The Supreme Court declined to hear an appeal today of a case involved prosecution under an Illinois law that made it felonious eavesdropping to audio record police acting in public without first gaining their permission. The law was used to punish those who tried to monitor police actions.
In that critical lower-court ruling in May, the 7th U.S. Circuit Court of Appeals found that the law — one of the toughest of its kind in the country — violates the First Amendment when used against those who record police officers doing their jobs in public.
Civil libertarians say the ability to record helps guard against police abuse. The law’s proponents, however, say it protects the privacy rights of officers and civilians, as well as ensures that those wielding recording devices don’t interfere with urgent police work.
The Illinois Eavesdropping Act, enacted in 1961, makes it a felony for someone to produce an audio recording of a conversation unless all the parties involved agree. It sets a maximum punishment of 15 years in prison if a law enforcement officer is recorded.
[The case] stems from a 2010 lawsuit by the American Civil Liberties Union seeking to block Alvarez from prosecuting ACLU staff for recording police officers performing duties in public — one of the group’s long-standing monitoring missions.
The District Attorney for the Chicago area argued in a brief that discarding the law would make citizens less willing to talk to the police in public for fear of being monitored by long-distance surveillance devices.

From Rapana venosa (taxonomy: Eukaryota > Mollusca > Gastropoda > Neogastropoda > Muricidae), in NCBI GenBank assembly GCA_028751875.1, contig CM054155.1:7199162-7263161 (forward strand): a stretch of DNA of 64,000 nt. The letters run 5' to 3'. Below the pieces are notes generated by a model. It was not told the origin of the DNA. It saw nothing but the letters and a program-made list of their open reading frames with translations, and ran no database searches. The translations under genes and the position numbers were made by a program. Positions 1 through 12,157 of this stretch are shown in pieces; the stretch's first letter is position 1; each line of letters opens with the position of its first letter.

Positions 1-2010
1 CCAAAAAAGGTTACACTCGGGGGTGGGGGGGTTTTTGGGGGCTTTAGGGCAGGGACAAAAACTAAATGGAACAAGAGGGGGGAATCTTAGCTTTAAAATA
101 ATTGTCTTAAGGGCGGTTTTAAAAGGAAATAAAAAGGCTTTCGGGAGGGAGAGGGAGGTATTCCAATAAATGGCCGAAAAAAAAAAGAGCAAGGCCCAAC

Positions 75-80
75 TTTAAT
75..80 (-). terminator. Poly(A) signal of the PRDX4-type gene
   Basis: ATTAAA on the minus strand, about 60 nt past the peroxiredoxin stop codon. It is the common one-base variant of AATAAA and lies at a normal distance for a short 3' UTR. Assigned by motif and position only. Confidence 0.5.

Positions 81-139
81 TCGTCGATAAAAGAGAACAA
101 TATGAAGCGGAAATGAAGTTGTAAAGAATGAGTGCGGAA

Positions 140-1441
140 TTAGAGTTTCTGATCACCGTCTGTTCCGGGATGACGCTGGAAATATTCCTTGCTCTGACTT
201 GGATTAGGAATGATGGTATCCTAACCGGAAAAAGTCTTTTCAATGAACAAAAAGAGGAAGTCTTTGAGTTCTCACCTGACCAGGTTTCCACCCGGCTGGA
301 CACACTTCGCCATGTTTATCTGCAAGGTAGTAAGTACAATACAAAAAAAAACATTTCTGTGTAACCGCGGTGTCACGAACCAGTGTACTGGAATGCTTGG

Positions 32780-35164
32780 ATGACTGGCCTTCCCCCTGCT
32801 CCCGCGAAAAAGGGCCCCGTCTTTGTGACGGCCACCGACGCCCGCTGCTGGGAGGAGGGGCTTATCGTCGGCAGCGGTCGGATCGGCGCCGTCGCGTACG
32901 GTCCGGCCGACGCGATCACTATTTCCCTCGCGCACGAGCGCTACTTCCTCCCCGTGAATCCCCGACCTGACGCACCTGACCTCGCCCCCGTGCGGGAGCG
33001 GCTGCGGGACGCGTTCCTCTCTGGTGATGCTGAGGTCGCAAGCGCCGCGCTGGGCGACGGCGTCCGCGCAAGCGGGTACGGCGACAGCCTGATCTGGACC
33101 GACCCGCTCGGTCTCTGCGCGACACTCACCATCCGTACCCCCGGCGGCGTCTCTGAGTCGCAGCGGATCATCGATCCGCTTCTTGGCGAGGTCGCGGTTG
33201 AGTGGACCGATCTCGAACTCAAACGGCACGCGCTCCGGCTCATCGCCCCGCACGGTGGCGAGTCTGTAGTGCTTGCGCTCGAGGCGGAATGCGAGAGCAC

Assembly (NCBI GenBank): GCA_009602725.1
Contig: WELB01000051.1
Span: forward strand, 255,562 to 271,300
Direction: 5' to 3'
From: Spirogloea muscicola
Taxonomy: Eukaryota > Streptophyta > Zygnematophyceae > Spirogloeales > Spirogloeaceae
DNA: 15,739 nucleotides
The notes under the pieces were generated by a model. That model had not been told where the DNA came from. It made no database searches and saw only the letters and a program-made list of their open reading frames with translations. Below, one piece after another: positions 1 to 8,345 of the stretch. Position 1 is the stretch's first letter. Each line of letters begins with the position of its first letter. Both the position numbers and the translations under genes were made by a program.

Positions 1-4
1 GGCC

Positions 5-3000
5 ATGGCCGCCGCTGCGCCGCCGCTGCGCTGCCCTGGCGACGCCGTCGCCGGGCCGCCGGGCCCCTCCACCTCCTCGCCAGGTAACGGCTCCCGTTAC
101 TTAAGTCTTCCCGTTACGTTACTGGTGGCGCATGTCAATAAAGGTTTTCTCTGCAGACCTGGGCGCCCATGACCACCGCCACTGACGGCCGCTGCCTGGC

Does this mean that it’s as safe to do this in Orange County as it will now be in Chicago? Not necessarily — although without the harsh sort of Illinois law on the books anywhere here, we won’t really know. By not taking the appeal, the Supreme Court simply allows the lower-court ruling to cover the Midwestern states within the Seventh Circuit. Often the court will only take a case where there is a split between two or more circuits on a point of law.
The larger problem for those who would record police actions is that while recording the police is not illegal as a rule, according to this decision, it can still be illegal in practice in a given instance if it interferes with official police business. Police have made that argument against protesters in the past — and it’s unlikely that a court would bar that justification for arrest entirely. Whether someone interfered by recording police activity would have to be determined on a case-by-case basis — which can, of course, be expensive and upsetting for the accused. Still, while this decision doesn’t apply to California, the likelihood that a court will find that one can legally record the police in public without their permission in our state has just increased. For those who think that a monitored police force is a better police force, that’s a significant victory.